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Iliad B353

Posted: Sat Dec 08, 2018 2:11 am
by jeidsath
Β350 φημὶ γὰρ οὖν κατανεῦσαι ὑπερμενέα Κρονίωνα
Β351 ἤματι τῷ ὅτε νηυσὶν ἐν ὠκυπόροισιν ἔβαινον
Β352 Ἀργεῖοι Τρώεσσι φόνον καὶ κῆρα φέροντες
Β353 ἀστράπτων ἐπιδέξι’ ἐναίσιμα σήματα φαίνων.

Kirk calls 353 "an easy ad sensum lapse", though we should have the accusative to match 350 (so Aristarchus in the scholia). Monro calls it "a kind of exclamation." I'm not sure that the lapse would be that easy, and it doesn't exactly look like an exclamation to me.

Re: Iliad B353

Posted: Sat Dec 08, 2018 12:05 pm
by Aetos
Checking the notes in my Leaf & Bayfield, they mention that ἀστράπτων "should strictly be accusative, but the anacoluthon is natural".
In Smyth:
3006. Anacoluthon usually produces the effect of naturalness and liveliness, sometimes of greater clearness (as after long parentheses), or of brevity, force, or concentration.

Re: Iliad B353

Posted: Sat Dec 08, 2018 2:50 pm
by Hylander
Call it a lapse, call it an anacoluthon, call it a metrical fudge, it's all the same. The two intervening lines make the audience/reader and possibly the poet too forget that syntactically the two participles should be unmetrical accusatives. It would not be the only departure from strict syntax in the Homeric poems.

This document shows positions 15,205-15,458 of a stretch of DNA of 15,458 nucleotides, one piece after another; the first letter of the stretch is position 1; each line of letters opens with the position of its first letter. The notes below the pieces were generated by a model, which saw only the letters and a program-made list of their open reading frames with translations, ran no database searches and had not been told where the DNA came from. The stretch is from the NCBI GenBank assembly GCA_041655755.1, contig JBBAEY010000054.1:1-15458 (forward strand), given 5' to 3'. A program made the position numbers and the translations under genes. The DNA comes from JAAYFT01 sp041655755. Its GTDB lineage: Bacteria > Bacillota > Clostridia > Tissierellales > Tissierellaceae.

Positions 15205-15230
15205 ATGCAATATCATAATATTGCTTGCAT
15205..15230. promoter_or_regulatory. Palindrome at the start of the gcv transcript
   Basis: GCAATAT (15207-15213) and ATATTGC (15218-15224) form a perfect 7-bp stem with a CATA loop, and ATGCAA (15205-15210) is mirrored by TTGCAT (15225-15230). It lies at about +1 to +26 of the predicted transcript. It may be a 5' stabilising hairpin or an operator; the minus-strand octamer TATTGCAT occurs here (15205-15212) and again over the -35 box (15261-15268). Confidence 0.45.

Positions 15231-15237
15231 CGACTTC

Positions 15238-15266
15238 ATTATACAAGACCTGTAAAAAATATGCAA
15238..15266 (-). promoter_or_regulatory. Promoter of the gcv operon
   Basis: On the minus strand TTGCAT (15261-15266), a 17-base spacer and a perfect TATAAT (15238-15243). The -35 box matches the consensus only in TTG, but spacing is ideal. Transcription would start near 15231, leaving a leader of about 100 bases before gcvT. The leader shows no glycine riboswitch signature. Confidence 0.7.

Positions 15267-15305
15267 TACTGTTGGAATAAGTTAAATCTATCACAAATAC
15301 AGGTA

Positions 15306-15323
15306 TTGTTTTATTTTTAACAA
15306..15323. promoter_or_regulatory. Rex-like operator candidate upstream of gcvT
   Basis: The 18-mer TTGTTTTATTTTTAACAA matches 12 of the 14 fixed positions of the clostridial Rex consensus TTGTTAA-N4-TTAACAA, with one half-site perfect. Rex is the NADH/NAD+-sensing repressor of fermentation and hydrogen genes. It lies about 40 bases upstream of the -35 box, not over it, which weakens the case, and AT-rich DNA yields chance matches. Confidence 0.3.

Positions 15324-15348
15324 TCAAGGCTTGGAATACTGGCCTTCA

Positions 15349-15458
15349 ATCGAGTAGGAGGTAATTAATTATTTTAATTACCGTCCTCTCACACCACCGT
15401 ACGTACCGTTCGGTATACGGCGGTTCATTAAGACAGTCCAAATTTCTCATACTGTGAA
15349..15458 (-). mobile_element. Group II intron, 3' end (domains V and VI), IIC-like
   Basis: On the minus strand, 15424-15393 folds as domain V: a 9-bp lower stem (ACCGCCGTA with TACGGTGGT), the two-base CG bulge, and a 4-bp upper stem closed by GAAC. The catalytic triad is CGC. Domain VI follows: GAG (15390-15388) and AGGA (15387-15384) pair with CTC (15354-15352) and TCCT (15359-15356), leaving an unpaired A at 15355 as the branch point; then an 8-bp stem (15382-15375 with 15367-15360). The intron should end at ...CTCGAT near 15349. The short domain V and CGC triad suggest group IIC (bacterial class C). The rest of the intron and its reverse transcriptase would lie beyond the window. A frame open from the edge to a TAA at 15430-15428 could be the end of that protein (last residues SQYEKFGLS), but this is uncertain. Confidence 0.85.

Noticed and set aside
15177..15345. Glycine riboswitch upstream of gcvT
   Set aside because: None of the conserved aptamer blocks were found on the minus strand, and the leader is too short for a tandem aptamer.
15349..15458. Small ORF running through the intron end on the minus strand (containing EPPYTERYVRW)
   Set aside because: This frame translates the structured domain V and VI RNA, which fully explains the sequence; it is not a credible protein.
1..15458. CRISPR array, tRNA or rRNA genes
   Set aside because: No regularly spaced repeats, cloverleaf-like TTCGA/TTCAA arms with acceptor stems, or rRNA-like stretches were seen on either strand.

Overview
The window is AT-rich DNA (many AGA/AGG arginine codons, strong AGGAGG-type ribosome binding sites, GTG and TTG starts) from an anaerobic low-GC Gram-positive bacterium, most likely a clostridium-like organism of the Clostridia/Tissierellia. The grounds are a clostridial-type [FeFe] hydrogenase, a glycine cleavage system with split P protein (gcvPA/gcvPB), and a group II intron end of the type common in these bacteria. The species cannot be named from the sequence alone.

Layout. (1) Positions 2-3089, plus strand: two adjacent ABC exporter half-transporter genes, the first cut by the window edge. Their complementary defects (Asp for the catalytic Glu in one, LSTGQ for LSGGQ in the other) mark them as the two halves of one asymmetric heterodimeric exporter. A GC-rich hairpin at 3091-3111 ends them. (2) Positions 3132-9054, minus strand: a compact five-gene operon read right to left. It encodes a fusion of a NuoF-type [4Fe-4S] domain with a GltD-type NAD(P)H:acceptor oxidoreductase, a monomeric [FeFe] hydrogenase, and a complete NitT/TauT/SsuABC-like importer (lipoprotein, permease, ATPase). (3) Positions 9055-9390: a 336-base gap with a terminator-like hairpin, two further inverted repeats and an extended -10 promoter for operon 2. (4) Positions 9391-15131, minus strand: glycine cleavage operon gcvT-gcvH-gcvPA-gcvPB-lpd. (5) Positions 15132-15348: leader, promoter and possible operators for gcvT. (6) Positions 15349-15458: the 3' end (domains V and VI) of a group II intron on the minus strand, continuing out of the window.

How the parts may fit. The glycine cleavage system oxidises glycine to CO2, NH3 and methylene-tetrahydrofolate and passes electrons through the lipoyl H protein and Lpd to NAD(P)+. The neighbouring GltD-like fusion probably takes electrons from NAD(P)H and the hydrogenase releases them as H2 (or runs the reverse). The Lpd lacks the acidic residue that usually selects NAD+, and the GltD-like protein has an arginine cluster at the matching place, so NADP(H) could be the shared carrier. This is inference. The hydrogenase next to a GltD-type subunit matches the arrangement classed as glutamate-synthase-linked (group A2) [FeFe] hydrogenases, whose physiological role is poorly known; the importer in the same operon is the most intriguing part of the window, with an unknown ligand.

What I think Munro means in describing the line as a kind of exclamation is that it's something like an anacoluthon -- a disruption in syntax for the sake of vividness or immediateness. When you think about it, accusatives might actually be confusing in oral delivery, the accusative case of Κρονίωνα having disappeared from memory by the time 353 is reached, a line where Zeus' logical (as opposed to syntactic) role is agent rather than patient.

Or could 353, despite appearing nowhere else in the poems, be a formula for a favorable omen from Zeus, out of the poet's vast repertory, even though it apparently shows up nowhere else in the Iliad or Odyssey?

Re: Iliad B353

Posted: Sat Dec 08, 2018 3:16 pm
by jeidsath
Hylander wrote:
Sat Dec 08, 2018 2:50 pm
Or could 353, despite appearing nowhere else in the poems, be a formula for a favorable omen from Zeus, out of the poet's vast repertory, even though it apparently shows up nowhere else in the Iliad or Odyssey?
I was wondering about something like this. Rather than a formula, I was thinking that it could have been the recapitulation of the event as already told. I suppose that it would have been related directly in the original version, and then there was "editorial fatigue" in the translation to second-hand narration.

***

But in support of your formula idea:

Il 4.381 ἀλλὰ Ζεὺς ἔτρεψε παραίσια σήματα φαίνων. Il 9.236 Ζεὺς δέ σφι Κρονίδης ἐνδέξια σήματα φαίνων Od 21.413 ἐτράπετο. Ζεὺς δὲ μεγάλ’ ἔκτυπε σήματα φαίνων· In Bacchum 46 ἄρκτον ἐποίησεν λασιαύχενα σήματα φαίνων· Hesiod Fr. 41.25 [ ἀριστ]ε̣ρὰ σήματα φαίνων

Re: Iliad B353

Posted: Sat Dec 08, 2018 4:51 pm
by Hylander
Thanks. Your citations clearly show that 353 is built around the formulaic σήματα φαίνων, which is associated with both ἐπι-/εν-δέξια and ἐναίσιμα. And again, with Zeus as logical (if not strictly syntactic) agent in 353, and the antecedent three lines earlier, the nominative is natural and the anacoluthon is barely noticeable to the reader and likely to the poet, too. I wouldn't worry too much about this.